International Crane Foundation (USA) had been fearing this for quite some time. They launched a massive high-tech global effort to augment the western race by releasing the captive-reared juvenile and sub-adults among the few wild ones left at Siberia in 1991 and 1992 and at Keoladeo in 1993. They were banking on the basic instinct of the Siberian cranes to migrate. The great effort, unfortunately, did not succeed thought the ICF scientists have not given up as yet.

The unique mix of marshes, pastures and woodland and the floral communities at Keoladeo is suitable for high density and diversity of macro and micro fauna. This richness suits about 100 species of resident birds to breed here while a similar number of species visit the park but breed elsewhere.

Terrestrial birds like redwattled lapwing, grey partridge, black partridge, common quail, bush quail, pea fowl, jungle fowl, etc., nest on the ground in summer. Had they been breeding in monsoon, their nest would have run the risk of getting flooded. Also when the chicks arrive it is monsoon and there is ample supply of insects and vegetation for feeding young ones. Doves, kingfishers, mynas, woodpeckers, orioles, etc., breed in summer.

Onset of monsoon brings a sea change in the park. The drying lakes are recharged. Parched habitat turns green once again. Waterlily blooms all over the lake and other hydrophytes grow spontaneously. A canal form Ajan dam brings more water to the park, along with which come millions of fish fry and other microorganism. Aestivating turtles come to life once again. Frogs start croaking. Sarus cranes dance. Monsoon is the time when another major development takes place in the par; it is the formation of the world-famous heronry.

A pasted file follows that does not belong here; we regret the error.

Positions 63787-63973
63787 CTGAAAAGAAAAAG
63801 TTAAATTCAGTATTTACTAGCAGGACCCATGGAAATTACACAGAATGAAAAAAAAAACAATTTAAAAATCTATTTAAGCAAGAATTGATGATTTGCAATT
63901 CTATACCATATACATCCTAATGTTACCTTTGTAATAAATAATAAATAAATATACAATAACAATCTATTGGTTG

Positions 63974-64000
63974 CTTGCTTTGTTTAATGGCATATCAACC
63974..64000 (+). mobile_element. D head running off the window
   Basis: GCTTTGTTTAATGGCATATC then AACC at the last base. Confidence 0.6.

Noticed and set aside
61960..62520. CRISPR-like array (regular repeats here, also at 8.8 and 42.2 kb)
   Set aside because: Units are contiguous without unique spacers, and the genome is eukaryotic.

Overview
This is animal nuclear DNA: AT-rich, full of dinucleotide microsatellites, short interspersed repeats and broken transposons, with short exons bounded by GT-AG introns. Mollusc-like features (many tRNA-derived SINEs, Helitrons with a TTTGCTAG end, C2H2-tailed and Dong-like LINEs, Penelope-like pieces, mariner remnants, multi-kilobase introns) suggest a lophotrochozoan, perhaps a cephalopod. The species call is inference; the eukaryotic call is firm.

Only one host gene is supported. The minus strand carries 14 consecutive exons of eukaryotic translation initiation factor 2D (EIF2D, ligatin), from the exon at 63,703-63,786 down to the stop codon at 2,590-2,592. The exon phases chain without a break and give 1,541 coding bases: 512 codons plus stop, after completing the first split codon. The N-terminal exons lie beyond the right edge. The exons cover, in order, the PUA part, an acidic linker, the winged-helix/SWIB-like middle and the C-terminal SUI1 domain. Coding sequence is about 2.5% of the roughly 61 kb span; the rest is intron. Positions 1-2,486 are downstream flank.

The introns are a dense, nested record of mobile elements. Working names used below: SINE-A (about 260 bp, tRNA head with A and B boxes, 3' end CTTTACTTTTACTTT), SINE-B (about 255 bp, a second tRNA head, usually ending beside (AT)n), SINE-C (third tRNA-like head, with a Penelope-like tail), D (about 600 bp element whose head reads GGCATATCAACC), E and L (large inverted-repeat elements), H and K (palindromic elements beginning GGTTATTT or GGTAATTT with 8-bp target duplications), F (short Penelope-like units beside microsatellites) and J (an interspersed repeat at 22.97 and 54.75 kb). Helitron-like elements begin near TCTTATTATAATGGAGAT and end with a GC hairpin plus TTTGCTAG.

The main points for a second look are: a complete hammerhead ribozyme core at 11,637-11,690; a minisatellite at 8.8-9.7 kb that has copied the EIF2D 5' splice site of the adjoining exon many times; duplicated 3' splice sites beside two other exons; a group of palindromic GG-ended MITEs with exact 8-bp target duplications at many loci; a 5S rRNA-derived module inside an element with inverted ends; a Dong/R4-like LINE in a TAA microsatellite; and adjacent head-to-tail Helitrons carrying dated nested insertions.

Seventeen species of birds, namely, grey heron, purple heron, night heron, large egret, median egret, little egret, cattle egret, large cormorant, Indian shag, little cormorant, darter, painted stork, open-billed stork, blacknecked stork, whitenecked stork, white ibis and spoonbill are know to breed at Keoladeo heronry.

Talking about the heronries of the world, Roger Tony Peterson wrote, "Perhaps the most impressive spectacle of all is the great assemblage at Bharatpur, near Agra, India, where half a dozen species of herons and egrets nest in association with painted storks, spoonbills, ibises and cormorants..."

He was writing a foreword to one of the most important books on herons, "The Heron Handbook" by James Hancock and James Kushlan. The heronry is almost exclusively built on modest sized Acacia trees submerged in the marshes or on islands in their lakes. Open-bill stork, not so commonly found otherwise, breeds here in large number. They are quiet and concentrate in one part of the heronry. White ibis too does not make much noise but breeds in lesser number and is more widely distributed. Painted stork needs fresh tender stems form treetops. The Indian breeds here in the largest number. The drab black shag is provided by nature, curing breeding, a white mark on the cheek to look handsome for the occasion. The spoonbill is by far the most beautiful and conspicuous.

The heronry extends to a small part of the park, where each tree is crowded with 80 to 100 nests. To a layman, it might seem strange that so many birds of so many species breed in such a small area of the park. Is there no other suitable place in the park for the birds to be more comfortable? The fact is that it is not the lack of suitable are in the park which results in crowding but these birds find security in number. Whenever a bird of prey flies low over the heronry to rob a nest, all adults jointly create such a din that the raptor even if not afraid of the birds would leave them alone.

Keoladeo heronry is full of life, action and activity. Besides the avian fauna, many species of mammals and reptiles are also common in the park. Bluebull and sambar feed on hydrophytes at the lake. Black buck and spotted deer herds graze in the extensive grasslands. Wild boar and jackal roam around in the scru bland. Fishing cat frequents the lakes to scoop away fish or steel a duck. Pythons are present in the park in large number. In winter they are invariable found basking near their hole.

With all these features and many more, it is not surprising that Keoladeo is a site recognized as Waterfowl Habitats under the Convention on Wetlands of International Importance.

Besides, it is a World Heritage Site too.